Economic Research Forum (ERF)

Adeel Malik

Founding contributors

Adeel Malik
Oxford University

Professor Adeel Malik is Globe Fellow in the Economies of Muslim Societies at the Oxford Centre for Islamic Studies and an associate Professor in Development Economics at the University of Oxford’s Department of International Development. He received his doctorate in economics from Oxford University as a Rhodes Scholar. Professor Malik specializes in the study of Middle Eastern political economy. His ongoing research focuses on the political economy of authoritarianism in Muslim societies. His research articles have been published in reputed journals, such as the Journal of European Economic Association, European Journal of Political Economy, Journal of Development Economics, Oxford Economic Papers, World Development, Review of International Political Economy, and Modern Asian Studies. Professor Malik’s most recent contribution to the field is a co-edited volume, Crony Capitalism in the Middle East: Business and Politics from Liberalization to the Arab Spring, published by Oxford University Press in 2019. His research has featured in the CNN, Al Jazeera, Financial Times, the New York Times, Washington Post, Project Syndicate, Foreign Policy, and Foreign Affairs.

Content by this Author

A tale of two Middle Easts

Higher oil prices, by softening budget constraints for energy producers in the Middle East and North Africa, may reduce the incentive for major economic reforms. But as this Project Syndicate column explains, the region’s oil importers, facing renewed risks to social and political stability from rising costs, must contend with much greater challenges.

How foreign powers could break Lebanon’s gridlock

It is well known that factionalism and corruption have long stood in the way of the kinds of structural reforms that Lebanon needs. But as this Project Syndicate column argues, an overlooked problem is the inaction of foreign powers that could easily compel domestic changes if they had the right incentives.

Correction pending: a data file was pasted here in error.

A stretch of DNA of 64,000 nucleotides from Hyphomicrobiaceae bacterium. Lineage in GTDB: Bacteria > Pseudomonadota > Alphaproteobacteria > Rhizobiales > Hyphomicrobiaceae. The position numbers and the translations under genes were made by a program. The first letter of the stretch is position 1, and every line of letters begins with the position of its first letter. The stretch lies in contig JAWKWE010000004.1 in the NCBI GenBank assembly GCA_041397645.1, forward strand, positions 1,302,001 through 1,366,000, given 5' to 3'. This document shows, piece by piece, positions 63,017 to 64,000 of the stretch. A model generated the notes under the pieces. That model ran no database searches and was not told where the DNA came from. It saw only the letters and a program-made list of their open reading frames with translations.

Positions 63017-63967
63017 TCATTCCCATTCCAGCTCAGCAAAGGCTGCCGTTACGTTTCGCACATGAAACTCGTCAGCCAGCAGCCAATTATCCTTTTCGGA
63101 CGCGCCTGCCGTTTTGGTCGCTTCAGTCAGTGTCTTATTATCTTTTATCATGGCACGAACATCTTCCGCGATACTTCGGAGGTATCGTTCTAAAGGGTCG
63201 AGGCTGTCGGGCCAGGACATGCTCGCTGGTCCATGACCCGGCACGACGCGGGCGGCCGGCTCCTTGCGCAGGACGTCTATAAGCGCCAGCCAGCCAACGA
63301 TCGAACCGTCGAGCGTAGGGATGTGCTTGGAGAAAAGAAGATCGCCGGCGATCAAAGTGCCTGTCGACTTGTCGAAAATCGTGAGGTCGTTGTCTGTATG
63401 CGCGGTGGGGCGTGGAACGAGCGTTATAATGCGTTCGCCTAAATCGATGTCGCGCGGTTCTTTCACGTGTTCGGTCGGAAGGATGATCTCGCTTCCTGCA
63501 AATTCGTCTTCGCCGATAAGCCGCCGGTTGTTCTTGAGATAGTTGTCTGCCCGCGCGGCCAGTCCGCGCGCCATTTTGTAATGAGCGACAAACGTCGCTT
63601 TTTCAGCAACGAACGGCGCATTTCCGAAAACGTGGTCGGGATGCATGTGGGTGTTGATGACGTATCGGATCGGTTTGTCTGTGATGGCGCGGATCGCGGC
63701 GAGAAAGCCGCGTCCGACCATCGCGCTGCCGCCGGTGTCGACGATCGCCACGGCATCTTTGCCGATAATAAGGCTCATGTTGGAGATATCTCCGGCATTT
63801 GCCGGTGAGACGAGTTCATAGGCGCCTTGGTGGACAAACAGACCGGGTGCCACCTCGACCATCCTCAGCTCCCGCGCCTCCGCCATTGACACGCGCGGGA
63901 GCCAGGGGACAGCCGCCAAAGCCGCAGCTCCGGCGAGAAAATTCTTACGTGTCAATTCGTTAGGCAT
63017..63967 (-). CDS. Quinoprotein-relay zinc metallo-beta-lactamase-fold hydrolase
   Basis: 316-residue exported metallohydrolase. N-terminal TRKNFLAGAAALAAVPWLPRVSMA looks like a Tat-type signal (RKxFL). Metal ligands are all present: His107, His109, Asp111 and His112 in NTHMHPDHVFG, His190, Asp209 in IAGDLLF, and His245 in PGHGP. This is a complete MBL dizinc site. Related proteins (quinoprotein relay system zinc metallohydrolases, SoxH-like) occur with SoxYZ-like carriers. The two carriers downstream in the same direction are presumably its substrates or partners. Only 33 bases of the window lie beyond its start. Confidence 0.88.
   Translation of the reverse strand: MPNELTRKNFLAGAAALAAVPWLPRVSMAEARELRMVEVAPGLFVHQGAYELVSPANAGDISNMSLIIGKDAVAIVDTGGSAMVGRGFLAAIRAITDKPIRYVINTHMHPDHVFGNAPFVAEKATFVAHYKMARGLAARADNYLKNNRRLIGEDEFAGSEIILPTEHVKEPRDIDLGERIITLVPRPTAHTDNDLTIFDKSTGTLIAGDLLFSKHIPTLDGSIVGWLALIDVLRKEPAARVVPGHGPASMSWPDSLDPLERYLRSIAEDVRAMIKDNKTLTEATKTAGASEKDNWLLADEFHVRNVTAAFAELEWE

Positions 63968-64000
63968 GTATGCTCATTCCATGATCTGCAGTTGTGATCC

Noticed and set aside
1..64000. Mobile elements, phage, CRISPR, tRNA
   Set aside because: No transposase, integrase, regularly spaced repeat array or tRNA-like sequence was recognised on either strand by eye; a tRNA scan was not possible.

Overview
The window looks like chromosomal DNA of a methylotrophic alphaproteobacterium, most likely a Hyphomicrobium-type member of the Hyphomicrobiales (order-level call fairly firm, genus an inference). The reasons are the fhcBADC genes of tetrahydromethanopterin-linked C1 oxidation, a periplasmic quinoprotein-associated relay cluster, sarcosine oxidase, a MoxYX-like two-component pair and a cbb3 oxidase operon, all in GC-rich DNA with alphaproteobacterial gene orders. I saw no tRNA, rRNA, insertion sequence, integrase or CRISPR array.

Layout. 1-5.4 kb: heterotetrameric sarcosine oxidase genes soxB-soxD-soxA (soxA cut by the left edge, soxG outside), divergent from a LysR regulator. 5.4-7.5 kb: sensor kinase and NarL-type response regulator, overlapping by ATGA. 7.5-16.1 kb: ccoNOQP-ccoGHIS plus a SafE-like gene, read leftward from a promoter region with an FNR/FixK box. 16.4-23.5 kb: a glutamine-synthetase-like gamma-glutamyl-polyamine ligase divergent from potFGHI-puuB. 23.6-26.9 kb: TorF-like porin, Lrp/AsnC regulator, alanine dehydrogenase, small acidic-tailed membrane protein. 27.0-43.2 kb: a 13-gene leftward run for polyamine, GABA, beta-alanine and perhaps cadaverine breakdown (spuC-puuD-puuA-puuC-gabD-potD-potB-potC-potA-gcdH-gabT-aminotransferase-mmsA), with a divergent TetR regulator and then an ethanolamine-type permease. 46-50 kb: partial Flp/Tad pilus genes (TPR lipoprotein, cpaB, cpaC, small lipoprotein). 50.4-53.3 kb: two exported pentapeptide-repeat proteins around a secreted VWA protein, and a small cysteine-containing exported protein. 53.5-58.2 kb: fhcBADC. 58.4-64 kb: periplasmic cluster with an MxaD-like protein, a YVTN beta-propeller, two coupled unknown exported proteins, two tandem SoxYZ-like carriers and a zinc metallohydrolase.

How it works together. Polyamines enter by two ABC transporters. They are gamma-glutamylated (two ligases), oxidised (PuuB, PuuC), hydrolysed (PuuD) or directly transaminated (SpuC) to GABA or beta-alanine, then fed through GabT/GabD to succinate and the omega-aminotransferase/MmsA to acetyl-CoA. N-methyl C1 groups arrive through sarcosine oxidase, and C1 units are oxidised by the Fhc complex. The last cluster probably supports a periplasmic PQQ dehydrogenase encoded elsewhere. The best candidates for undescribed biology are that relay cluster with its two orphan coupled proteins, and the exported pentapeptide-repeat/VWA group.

Lebanon: sectarianism and cronyism stifle economic reform

How did Lebanon’s economy collapse – and what happens now? This column from The Washington Post outlines what you need to know.

Shelter from the Middle East’s perfect storm

The Covid-19 pandemic threatens every region in the world, none more so than the Middle East. This Project Syndicate column argues that with oil prices plummeting and public health costs poised to skyrocket, the Arab world must use this tragic occasion to forge a new cooperative regional order.

The politics of trade protection: evidence from Mubarak’s Egypt

Trade liberalisation in many developing countries has been pursued selectively, with a general reduction in tariffs counterbalanced by growing reliance on non-tariff measures. This column reports research on the political economy of such selective trade reform in Mubarak-era Egypt. The evidence shows that sectors with a greater concentration of politically connected business ‘cronies’ enjoyed systematically higher levels of non-tariff protection.

Most read

Sustaining entrepreneurship: lessons from Iran

Does entrepreneurial activity naturally return to long-term average levels after big economic disturbances? This column presents new evidence from Iran on trends in entrepreneurship among various categories of firm size, sector and location – and suggests policies that could be effective in promoting entrepreneurial activities.

Financial constraints on small firms’ growth: pandemic lessons from Iran